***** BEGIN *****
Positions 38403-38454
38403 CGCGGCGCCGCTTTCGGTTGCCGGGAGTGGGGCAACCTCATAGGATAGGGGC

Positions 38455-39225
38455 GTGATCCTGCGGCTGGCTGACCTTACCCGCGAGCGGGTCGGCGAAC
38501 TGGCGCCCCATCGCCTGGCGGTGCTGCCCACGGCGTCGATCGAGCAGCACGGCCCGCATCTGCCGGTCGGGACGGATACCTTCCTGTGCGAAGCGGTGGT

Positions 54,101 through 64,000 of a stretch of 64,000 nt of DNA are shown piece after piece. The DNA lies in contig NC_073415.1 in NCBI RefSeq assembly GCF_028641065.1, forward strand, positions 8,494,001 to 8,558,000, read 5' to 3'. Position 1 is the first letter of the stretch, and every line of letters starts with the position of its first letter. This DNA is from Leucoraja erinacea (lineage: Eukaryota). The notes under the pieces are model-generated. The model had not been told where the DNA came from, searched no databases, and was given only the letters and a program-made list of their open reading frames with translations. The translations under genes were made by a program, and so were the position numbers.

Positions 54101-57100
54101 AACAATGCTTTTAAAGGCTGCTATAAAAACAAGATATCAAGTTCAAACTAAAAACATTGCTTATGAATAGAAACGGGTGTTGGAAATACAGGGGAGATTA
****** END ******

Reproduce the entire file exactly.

Positions 38403-38454
38403 CGCGGCGCCGCTTTCGGTTGCCGGGAGTGGGGCAACCTCATAGGATAGGGGC

Positions 38455-39225
38455 GTGATCCTGCGGCTGGCTGACCTTACCCGCGAGCGGGTCGGCGAAC
38501 TGGCGCCCCATCGCCTGGCGGTGCTGCCCACGGCGTCGATCGAGCAGCACGGCCCGCATCTGCCGGTCGGGACGGATACCTTCCTGTGCGAAGCGGTGGT

Positions 54,101 through 64,000 of a stretch of 64,000 nt of DNA are shown piece after piece. The DNA lies in contig NC_073415.1 in NCBI RefSeq assembly GCF_028641065.1, forward strand, positions 8,494,001 to 8,558,000, read 5' to 3'. Position 1 is the first letter of the stretch, and every line of letters starts with the position of its first letter. This DNA is from Leucoraja erinacea (lineage: Eukaryota). The notes under the pieces are model-generated. The model had not been told where the DNA came from, searched no databases, and was given only the letters and a program-made list of their open reading frames with translations. The translations under genes were made by a program, and so were the position numbers.

Positions 54101-57100
54101 AACAATGCTTTTAAAGGCTGCTATAAAAACAAGATATCAAGTTCAAACTAAAAACATTGCTTATGAATAGAAACGGGTGTTGGAAATACAGGGGAGATTA